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Can Do race to raise awareness, support for people with special needs

  • Written by Deborah Stone
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Amy Young congratulates her son, Sam. Courtesy photo.
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Members of the 2011 Team Wranglers “Can Do” Team include: Front (l-r): Julie Aadland-Lewis, Joel Aadland-Lewis, Courtney Aadland-Lewis, Brent Perley, Emily Sanders, Kelly Zabell, Judy Gratton; Back (l-r): Richard Aadland-Lewis, Cindy Creager, Ryan Creager, Ken Creager, Steve Sanders, Will Sanders, Randy Robbins, Betsy Sanders, Kyle Zabell, Cole Caplan. Courtesy photo.
Mark your calendars for the upcoming Can Do 5K/10K and 1 Mile Walk on March 31st to help raise awareness and money to support people with special needs.

Organized by Northwest Special Families and the Center for Human Services, and in partnership with the Northshore YMCA, the race celebrates the challenges kids with disabilities face, and overcome.

This is the fourth year for the event and according to Amy Young of Northwest Special Families, funds raised will go toward supporting inclusive and specialized camps and activities for children with special needs and the YMCA Partners With Youth Campaign, as well as ongoing education and workshops for family support.

“It’s a great event,” she says. “And it draws lots of people. Last year, we had 1,300 people registered and there were 20 vendors and community sponsors who participated in the post-race vendor fair.”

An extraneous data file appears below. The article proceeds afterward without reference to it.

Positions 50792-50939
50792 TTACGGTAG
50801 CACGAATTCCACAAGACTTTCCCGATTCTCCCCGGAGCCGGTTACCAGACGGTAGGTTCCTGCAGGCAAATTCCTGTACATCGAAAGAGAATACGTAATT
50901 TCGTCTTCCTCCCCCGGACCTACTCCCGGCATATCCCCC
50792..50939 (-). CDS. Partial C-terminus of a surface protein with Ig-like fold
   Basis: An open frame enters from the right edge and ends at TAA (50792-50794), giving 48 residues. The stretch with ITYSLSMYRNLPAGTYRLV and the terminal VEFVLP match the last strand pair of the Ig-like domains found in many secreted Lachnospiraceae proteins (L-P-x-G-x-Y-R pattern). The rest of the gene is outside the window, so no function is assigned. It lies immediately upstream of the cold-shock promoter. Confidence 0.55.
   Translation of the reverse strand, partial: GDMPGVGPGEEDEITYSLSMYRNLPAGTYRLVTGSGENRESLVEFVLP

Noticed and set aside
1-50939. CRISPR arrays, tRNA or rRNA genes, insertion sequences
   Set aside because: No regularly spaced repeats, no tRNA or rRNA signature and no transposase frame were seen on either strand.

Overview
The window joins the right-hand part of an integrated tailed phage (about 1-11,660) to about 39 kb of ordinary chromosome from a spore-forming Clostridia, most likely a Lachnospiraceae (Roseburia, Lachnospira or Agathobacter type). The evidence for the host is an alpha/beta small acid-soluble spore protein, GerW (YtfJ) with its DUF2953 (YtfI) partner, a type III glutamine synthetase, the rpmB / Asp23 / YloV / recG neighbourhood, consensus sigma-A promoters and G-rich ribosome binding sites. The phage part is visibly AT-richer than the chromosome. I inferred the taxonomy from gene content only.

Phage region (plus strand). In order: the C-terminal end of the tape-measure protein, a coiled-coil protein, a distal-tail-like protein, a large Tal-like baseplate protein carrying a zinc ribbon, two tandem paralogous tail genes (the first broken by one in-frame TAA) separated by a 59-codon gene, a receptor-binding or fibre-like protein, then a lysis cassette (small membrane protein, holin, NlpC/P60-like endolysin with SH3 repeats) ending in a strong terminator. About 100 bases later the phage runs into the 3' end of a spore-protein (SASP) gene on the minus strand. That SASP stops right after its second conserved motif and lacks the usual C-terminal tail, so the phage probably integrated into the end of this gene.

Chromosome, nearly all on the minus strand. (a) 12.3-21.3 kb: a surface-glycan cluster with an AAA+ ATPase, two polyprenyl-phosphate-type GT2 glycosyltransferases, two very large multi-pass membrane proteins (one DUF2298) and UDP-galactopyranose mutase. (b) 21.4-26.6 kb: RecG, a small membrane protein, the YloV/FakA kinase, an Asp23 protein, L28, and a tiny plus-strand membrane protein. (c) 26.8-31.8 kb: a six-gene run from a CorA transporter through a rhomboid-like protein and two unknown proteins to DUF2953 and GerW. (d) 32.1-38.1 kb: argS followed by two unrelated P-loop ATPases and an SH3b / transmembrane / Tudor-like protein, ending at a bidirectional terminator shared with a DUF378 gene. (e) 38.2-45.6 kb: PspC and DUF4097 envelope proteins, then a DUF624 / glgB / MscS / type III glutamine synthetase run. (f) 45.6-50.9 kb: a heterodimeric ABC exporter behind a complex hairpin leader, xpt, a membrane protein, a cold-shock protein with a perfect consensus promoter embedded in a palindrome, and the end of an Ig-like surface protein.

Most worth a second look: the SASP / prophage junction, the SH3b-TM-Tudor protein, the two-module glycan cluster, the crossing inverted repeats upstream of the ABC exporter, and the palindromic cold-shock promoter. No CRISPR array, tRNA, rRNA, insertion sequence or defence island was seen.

One of the groups involved in the race again this year is the Northshore Wranglers, a non-profit Special Recreation and Services Program offering weekly year-round activities for people of all ages with intellectual, cognitive and developmental disabilities, their families and caregivers.

“Team Wranglers” will run, walk and roll to help show that people of all abilities “Can Do.”

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Bianca Gieb and Marci Drews at the conclusion of the 2011 Can Do Run. Courtesy photo.
Cole Caplan, coordinator for the Wranglers, notes that Wranglers have been participating in the event since its beginning.

He says, “In 2011, we had well over 20 members take part. We expect at least twice that many this year.” He adds, “The Wranglers participants understand that this is an event that supports and celebrates them. It’s a fun event with a lot of enthusiasm, good spirit, encouragement and support. In that environment, I believe we all can feel special. And, that’s a special thing.” Caplan explains that the race is an important event for the Wranglers. He notes that Team Wranglers is about community giving, as well as advocacy for people with special needs.

He says, “A key idea to the Can Do 5K/10K is that anyone, regardless of abilities ‘can do.’ Team Wranglers champions that same message year round through events and efforts that support and advocate for people with special needs and other disadvantaged populations.”

The event benefits the organization both directly and indirectly, according to Caplan. It increases awareness among the public that people with special needs can make a valuable contribution, which is a key part of the Team Wranglers’ campaign.

Also, the money raised by the team and through events such as this race, directly benefits people with special needs. Caplan adds, “The Wranglers have been fortunate to obtain a great deal of community support and Team Wranglers is a way we give back and give thanks for that support.”

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